Personal hygiene practices such as washing hands with soap for at least 20s, disinfecting with any liquid having at least 60% ethyl alcohol, proper disposing of used masks and other biological wastes from infected individuals are like physical barriers for virus entry along with quarantine measures.
 
 
Takeaways for future
 
 
At this stage, it is good that we shut down operations, self-limiting ourselves to homes to break the chain of Virus spread. It is also true that our governments and hospitals are working hard to give greatest available service by facilitating more clinics and hospitals to serve the affected, along with educating and enforcing the necessary steps if required.
 
At this point we are not certain about its containment, as there is also a possibility that it can remain as an endemic to a particular region or country, according to some experts. However everyone is pretty much aware that, soon many of the things comes to normal. No matter how well we handled the situation this time, we have no clue who is going to be our next enemy? So if we don’t update our technology at the pace of virus updating its genome, we have to go through situations same like this or even worse? in future. The governments should encourage more and more research in this line. Unless we have handful of strategies for prevention & control through sustainable technologies in terms of general disinfection, sterilization and broad spectrum antivirals & anti-bacterials it is going to be a disaster. Because we don’t know how strong our next pathogen is?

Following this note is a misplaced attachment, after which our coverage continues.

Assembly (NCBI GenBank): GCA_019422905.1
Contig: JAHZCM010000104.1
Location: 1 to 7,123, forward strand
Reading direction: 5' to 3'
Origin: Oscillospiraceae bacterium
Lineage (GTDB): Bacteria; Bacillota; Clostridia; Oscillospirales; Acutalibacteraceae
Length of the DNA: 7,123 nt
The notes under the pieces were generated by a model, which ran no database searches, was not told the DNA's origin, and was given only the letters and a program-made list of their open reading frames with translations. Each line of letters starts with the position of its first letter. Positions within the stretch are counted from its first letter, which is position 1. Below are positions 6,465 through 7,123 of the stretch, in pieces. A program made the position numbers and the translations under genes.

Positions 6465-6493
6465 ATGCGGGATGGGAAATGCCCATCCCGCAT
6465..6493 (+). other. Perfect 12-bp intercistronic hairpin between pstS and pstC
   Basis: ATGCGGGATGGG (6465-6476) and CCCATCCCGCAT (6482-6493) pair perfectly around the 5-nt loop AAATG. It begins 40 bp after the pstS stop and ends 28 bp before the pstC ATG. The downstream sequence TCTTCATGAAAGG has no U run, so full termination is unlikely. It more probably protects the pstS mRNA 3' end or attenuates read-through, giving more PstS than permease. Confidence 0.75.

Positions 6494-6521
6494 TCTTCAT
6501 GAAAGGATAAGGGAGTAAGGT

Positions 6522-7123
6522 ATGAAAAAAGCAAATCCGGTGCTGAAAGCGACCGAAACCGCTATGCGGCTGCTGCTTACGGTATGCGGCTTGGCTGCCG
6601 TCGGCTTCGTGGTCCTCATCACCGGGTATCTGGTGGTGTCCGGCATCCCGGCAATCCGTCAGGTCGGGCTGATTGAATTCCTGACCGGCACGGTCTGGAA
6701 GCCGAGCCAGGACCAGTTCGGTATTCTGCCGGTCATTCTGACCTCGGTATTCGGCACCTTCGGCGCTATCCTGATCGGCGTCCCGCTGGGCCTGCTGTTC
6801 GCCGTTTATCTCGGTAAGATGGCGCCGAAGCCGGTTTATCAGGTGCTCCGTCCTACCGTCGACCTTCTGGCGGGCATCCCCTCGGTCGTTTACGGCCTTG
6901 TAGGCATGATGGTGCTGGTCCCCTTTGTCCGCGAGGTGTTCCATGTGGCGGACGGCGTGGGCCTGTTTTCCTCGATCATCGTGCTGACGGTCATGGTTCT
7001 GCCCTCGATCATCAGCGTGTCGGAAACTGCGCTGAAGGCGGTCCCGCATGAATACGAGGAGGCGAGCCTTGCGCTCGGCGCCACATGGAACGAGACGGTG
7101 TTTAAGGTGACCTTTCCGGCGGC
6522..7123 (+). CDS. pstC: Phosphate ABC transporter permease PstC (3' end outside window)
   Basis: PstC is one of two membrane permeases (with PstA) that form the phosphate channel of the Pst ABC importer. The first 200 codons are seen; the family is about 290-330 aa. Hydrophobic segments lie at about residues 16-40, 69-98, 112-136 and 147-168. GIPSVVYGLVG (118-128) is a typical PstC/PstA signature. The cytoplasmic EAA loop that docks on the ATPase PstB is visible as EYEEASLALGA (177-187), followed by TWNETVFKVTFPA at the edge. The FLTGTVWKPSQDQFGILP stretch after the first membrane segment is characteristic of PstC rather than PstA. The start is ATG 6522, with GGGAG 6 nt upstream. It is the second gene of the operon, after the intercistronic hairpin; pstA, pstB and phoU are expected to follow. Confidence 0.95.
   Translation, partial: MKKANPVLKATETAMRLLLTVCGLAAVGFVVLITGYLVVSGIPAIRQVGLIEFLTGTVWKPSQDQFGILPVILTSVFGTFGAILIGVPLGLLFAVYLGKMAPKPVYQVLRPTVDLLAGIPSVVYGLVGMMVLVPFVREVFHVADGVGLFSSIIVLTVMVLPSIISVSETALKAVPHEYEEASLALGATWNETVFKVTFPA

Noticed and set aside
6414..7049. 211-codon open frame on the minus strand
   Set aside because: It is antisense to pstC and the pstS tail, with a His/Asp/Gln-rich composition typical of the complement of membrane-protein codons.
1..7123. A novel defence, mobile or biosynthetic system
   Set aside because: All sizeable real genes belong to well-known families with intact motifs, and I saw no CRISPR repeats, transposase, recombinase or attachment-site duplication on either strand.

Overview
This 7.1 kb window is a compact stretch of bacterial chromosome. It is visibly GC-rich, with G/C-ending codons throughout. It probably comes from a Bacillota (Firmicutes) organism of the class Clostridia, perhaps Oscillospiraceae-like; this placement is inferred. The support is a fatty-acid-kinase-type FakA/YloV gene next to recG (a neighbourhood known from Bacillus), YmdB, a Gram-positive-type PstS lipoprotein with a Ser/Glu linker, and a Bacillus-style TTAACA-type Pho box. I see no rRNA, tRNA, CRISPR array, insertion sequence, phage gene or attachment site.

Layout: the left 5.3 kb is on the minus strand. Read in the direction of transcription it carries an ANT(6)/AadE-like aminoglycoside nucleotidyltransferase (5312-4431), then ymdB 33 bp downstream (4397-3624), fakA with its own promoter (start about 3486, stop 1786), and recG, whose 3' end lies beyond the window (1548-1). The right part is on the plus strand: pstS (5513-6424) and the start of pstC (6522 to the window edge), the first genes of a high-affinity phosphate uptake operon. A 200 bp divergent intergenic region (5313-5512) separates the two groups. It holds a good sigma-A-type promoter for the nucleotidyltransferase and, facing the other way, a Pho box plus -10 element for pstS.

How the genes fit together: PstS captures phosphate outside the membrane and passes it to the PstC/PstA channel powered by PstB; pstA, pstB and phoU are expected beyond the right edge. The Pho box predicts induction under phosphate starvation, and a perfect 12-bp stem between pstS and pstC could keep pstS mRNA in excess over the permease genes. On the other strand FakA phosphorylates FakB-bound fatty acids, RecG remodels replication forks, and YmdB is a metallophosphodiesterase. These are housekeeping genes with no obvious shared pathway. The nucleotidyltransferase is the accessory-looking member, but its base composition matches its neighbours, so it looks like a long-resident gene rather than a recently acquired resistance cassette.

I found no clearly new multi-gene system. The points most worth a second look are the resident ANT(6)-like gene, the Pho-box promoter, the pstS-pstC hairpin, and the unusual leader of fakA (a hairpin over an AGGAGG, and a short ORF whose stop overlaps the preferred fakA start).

Despite the advancement in terms of scientific technology, still needs more inputs from the experts to produce quick in hand screening methods and broad spectrum therapeutic options to face unforeseen times in the future. Along with this if researchers can really put efforts EQUALLY on all the strategies such as vaccinations, quick economical screening methods, Safe & wide number of Sanitization & sterilization methods, broad spectrum anti-microbial therapeutics, and alternative medicine methods, it will be easy to execute quick action plans according to the need.